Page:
Translation:I wish you good health!
“We wish you good health” should also be accepted. The Chinese version does not hav an explicit subject pronoun; in Chinese, subject pronouns are often dropped if they are clear from context, or, in this case, it is not too important whether the subject is “i” or “we”; either way, you are wishing someone good health.
Besides "Cheers!", 干杯 also means to "to drink a toast."
Understanding 干杯, this phrase could be said at just about any celebratory event.
"Cheers! Let's all drink to your good health."
"I'll drink a toast to your good health!"
I think people are getting confused by the lack of context and the unnatural English translation.
Two years ago the Chinese was "祝你们身体健康！" and your comment is only 9 months old. It's the English that's changed, not the Chinese.
My comment is as old as yours, so it's already obvious that I was commenting on the same Chinese sentence as you were, but the evidence in the discussion is clear as well.
"干杯", which you were the only one talking about, means "dry glass", i.e. "bottoms up", which is how it comes to be associated with "cheers". It has nothing to do with wishing someone good heath. No one would have been suggesting two years ago that "I wish you good health" should be accepted if the Chinese were "干杯".
I've "followed the discussion", and it appears that you just went off on your own nonsensical tangent.
"Cheers to good health!"
What? If this is meant to be a toast then... nobody ever says it this way. IMO the most idiomatic English is quite simply "Good health!" - or if you're feeling old-fashioned "Your good health!". Might vary by region/dialect though.
(But if it's meant to be a toast then why not say ganbei...?)
We very rarely say 'cheers to~' in English, just 'cheers!' as an interjection. We might possibly say cheers to someone but never something (like health). The equivalent expression, as others have noted, is '(Here's) To your health', which may not be very common but is correct.
We are here to learn Chinese, but most of the discussions and disagreements here are about the English translations. I'm certain most people understand the meaning in the Chinese written statements, but it is the lack of fair English answers and cultural differences between anglophone countries and their use of expressions, that is the cause off most of these disagreements.
We are here to learn Chinese are we not? A beautiful language, but Duolingo in this course lack consistency in the way they even use the Chinese words let alone the narrow choice of answers you get marked write or wrong on, in English. Sometimes the English is not that good on their part either.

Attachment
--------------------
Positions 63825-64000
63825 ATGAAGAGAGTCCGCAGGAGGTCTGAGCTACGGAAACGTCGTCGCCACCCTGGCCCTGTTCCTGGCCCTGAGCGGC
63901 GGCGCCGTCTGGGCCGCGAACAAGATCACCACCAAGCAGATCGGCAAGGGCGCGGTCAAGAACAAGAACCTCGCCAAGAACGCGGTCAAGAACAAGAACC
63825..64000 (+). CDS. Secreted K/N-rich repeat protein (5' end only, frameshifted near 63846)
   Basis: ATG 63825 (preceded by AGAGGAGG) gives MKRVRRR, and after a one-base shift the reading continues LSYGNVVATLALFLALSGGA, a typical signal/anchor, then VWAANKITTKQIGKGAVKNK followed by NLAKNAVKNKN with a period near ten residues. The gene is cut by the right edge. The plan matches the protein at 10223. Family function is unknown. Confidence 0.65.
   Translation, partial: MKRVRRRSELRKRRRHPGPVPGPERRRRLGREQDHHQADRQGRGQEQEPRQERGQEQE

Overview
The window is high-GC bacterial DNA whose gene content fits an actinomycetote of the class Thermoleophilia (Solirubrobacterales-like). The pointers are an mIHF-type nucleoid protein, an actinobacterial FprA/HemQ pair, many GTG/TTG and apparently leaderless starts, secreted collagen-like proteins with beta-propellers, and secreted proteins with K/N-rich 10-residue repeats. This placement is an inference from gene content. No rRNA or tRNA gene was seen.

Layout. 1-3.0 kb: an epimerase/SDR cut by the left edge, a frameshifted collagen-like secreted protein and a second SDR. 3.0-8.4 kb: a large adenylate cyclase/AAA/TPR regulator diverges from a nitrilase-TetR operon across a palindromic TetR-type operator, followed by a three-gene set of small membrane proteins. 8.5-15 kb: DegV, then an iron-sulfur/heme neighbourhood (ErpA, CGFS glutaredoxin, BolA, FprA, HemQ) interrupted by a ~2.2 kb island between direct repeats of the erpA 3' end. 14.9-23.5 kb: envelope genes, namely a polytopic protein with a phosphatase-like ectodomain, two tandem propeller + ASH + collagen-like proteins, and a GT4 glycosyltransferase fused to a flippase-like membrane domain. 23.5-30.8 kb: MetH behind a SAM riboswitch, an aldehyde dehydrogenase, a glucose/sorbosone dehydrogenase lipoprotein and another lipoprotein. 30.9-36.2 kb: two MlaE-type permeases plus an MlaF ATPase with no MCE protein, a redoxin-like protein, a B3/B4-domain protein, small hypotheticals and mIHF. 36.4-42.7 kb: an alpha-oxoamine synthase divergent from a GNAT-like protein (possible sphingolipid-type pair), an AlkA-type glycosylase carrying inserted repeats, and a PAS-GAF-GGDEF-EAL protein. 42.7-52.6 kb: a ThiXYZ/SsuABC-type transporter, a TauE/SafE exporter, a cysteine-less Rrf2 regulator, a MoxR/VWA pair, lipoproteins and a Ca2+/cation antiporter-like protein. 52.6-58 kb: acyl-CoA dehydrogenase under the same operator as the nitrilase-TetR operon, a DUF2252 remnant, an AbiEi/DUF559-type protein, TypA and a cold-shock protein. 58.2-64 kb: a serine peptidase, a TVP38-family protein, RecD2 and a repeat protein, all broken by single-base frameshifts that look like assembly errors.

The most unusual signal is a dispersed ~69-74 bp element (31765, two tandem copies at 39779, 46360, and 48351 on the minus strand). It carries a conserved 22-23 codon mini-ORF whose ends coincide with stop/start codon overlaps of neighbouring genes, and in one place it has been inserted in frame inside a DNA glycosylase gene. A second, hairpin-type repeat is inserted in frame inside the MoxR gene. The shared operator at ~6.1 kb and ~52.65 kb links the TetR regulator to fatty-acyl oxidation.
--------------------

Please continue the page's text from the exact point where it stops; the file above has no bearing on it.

The course has some excellent aspects about it, like the repetitive recycling of words so you learn Chinese characters and certain Chinese expressions by iterations (how the brain works), but what undermines this is the fact that if you don't write every answer down first, so you can check what they have wanted for an answer each time, then you risk losing lots of points, and far worse, you can become demoralised by often getting things wrong that you know you already understand correctly from the Chinese sentences. This system fails because of it, and lack of maintenance to add more answers even though it is free.
I would gladly pay for it if it was improved, but as it is now it is at 75% level when it could be 100%. Nothing takes the joy out of learning more than to be marked wrong persistently for things you know you have understood correctly.
Completely agreed. I had a fair level of 普通话 before I started the course and was therefore disappointed by the inconsistency. Sometimes literal translations were the only accepted one while at other times it was the overall meaning that was the only accepted response. I also wondered whether there was a strong Taiwanese influence as many of the accepted responses were not quite standard Mandarin. I accept that I came in at the beginning, when the course was getting off the ground, but I too became demoralised and decided to drop it for the moment to concentrate on completing the Duolingo course in Swedish (which is a pretty good example of how the Chinese course should be).
You say you would gladly pay and so would I, but (and this is a message to the Duolingo people) - I will NOT give my credit card details to anyone. Develop an alternative method of payment that does not involve divulging critical information that could be hacked and I am in.
I've put more thought and more research into this. I now think the best English translation is "Here's to your health!"
While 祝 without context translates as "wish", in this context it's used for proposing a toast and the way to propose a toast in English is "Here's to ..." or just "To ..."
The best I could think would be a greeting card with "Wishing you good health." That gets the construction but even on a card it's not really a sentiment we would use. If the recipient is currently unwell we would wish them a speedy recovery, but I'm not sure that's what the Chinese expression is used for...
The English for this one was surely made by a Chinese speaker with intermediate English who assumed "cheers" is the only English word involved in proposing a toast just as the Chinese word meaning "wish" is used for proposing toasts in Chinese. In fact neither "cheers" nor "wish" are appropriate for the English. It should be something like "Here's to your health".
yes Americans to say "Cheers" when clinking glasses but never say "Cheers to good health" or cheers to anything. We just say "good health" or "Here's to good health" or "health" or "good health" The name of the bar in the show Cheers was actually a clever pun. It was a sports bar with a baseball star as the bartender so Cheers referred to both cheering at a game and drinking.